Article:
By Gwynne Dyer

At first, it just looked like dumb luck.
Less than a year after he was driven from office by his own party, former British prime minister ‘Boris’ Johnson was getting his final comeuppance. The cross-party Privileges Committee that was created to determine whether he had lied to Parliament issued its interim report last week, and it
was dire.

It said that Johnson must have known about the frequent drinks parties held by his personal staff to celebrate birthdays, people leaving, or simply the fact that it was Friday. How could he not have? It all happened in his own official residence in Downing Street, and eye-witnesses and photos say he often took part. The police even fined him for it.

The crime was not drinking wine. It was drinking in large groups at a time when ordinary people were not even allowed to visit hospitals to say farewell to dying parents.

Such contempt for ordinary people was damaging the Tory (Conservative Party) brand, as was Johnson’s general incompetence and fecklessness, so last year the Tories themselves ditched him. But the party is already on his
second replacement as prime minister (Rishi Sunak), and Johnson still hopes to make a come-back.

The biggest obstacle to that is the Privileges Committee, because if it finds him guilty of lying to Parliament it can recommend that he be suspended or even expelled from Parliament. That would end his come-back hopes – but
there was a last-minute hitch.

Sue Gray is a senior career civil servant who worked in the prime minister’s office as ‘ethics adviser’. She led the inquiry into the allegations of drunken parties in Downing Street, which criticised the prime minister for “failures of
leadership and judgement.”

But last Thursday she announced that she was quitting the civil service and taking a job as chief of staff to Labour Party leader Keir Starmer. Johnson’s
supporters instantly realised that this could be used to wash away Johnson’s sins.

As his devoted backer Jacob Rees-Mogg put it: “So much for an impartial Civil Service. The Gray Report now looks like a left-wing stitch up against a Tory prime minister.” I’m a simple, trusting soul, so I swallowed the idea that Gray and Starmer had made a big political mistake by letting Johnson wriggle off the hook like that. Gray’s change of job didn’t really discredit the evidence against Johnson, but you know how people think.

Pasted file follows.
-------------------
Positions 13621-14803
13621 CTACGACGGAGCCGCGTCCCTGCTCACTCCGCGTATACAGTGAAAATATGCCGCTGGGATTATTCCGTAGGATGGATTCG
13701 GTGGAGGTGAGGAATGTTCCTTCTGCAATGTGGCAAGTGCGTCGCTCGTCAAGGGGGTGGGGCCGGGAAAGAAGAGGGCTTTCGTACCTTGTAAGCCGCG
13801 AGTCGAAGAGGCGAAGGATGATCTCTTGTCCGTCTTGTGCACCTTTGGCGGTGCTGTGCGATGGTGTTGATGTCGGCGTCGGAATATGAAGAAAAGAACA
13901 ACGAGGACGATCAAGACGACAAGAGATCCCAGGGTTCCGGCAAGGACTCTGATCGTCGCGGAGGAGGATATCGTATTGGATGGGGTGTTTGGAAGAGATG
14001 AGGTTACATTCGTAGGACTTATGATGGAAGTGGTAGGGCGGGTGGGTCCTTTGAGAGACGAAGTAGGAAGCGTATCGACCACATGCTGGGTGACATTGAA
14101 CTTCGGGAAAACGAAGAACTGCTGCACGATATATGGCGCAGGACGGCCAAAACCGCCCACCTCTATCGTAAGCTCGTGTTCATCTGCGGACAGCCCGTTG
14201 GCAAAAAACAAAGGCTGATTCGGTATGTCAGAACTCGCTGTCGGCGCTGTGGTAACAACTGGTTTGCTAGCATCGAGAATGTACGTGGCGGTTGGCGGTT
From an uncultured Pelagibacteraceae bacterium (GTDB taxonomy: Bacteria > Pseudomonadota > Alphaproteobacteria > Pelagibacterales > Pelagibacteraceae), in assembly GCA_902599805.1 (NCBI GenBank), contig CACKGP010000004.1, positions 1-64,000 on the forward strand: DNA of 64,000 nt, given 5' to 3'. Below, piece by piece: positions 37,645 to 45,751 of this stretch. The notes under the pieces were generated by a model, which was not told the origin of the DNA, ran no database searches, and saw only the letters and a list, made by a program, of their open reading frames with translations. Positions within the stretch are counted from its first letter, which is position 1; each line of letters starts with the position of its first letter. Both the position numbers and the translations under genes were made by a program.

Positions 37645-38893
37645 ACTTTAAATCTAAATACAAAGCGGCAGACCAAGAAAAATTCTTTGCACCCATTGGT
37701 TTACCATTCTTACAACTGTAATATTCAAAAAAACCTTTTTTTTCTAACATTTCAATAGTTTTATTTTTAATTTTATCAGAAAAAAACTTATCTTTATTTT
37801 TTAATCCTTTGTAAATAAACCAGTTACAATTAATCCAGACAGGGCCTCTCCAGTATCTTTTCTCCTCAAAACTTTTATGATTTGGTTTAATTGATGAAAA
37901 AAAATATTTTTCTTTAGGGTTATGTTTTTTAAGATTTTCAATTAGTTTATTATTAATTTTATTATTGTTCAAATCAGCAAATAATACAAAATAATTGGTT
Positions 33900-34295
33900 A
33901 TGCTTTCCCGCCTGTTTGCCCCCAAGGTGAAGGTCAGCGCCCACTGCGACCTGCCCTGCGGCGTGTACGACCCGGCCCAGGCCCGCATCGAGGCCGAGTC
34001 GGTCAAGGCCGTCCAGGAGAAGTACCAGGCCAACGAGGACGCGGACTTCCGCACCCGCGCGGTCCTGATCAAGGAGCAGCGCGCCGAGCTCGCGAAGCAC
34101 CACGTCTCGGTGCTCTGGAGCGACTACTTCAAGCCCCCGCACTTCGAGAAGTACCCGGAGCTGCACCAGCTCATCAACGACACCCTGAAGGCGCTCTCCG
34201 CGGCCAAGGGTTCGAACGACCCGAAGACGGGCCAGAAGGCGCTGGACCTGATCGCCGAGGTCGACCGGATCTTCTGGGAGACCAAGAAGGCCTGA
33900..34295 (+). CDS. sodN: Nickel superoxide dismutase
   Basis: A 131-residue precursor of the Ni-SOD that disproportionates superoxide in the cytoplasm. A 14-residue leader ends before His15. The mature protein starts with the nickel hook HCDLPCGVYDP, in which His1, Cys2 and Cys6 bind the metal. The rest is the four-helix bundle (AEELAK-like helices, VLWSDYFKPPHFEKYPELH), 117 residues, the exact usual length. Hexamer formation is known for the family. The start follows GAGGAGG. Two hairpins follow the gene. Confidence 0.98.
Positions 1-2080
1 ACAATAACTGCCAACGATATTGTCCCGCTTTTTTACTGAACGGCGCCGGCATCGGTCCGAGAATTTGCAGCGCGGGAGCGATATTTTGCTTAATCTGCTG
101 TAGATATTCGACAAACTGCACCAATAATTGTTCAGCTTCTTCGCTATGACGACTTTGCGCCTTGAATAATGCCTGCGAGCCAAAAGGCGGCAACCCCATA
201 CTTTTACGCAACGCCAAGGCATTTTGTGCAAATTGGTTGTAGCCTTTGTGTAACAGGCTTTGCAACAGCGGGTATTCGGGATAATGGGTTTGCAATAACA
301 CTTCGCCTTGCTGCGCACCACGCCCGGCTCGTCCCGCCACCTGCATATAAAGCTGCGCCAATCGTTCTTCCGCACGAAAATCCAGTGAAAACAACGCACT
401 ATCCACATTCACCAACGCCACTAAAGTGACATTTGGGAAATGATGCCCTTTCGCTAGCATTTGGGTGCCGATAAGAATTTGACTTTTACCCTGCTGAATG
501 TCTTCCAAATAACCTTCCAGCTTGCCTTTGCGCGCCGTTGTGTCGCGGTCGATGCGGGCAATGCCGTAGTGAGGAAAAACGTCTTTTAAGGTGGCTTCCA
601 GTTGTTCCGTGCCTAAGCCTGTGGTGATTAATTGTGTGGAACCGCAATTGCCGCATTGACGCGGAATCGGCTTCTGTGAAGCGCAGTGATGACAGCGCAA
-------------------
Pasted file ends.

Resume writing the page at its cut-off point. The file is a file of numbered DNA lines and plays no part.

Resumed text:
However, my wife Tina Machiavelli – ‘Tina Viljoen’ to the rest of the world – saw right through it. She immediately asked: Why would Starmer and Gray deliberately schedule the latter’s resignation for the precise week when they knew the Parliamentary Privileges Committee would be releasing its report?

It’s almost as if they want to keep Johnson in play. Another leadership struggle would further discredit the Tories, and if Johnson became prime minister again he would probably be easier to beat in next year’s election.

Even if Rishi Sunak stays the course, the Conservatives will probably lose the 2024 election – they’re just too far gone. At that point some of the demoralised survivors would certainly turn to Johnson to lead the party back out of the wilderness, while others would still blame him for wrecking
the brand.

That could even split the Conservative party permanently. The trajectories of Boris Johnson and Donald Trump grow ever more closely aligned.

That may not all happen. From the point of view of Keir Starmer, Sue Gray and the Labour Party, however, what’s not to like?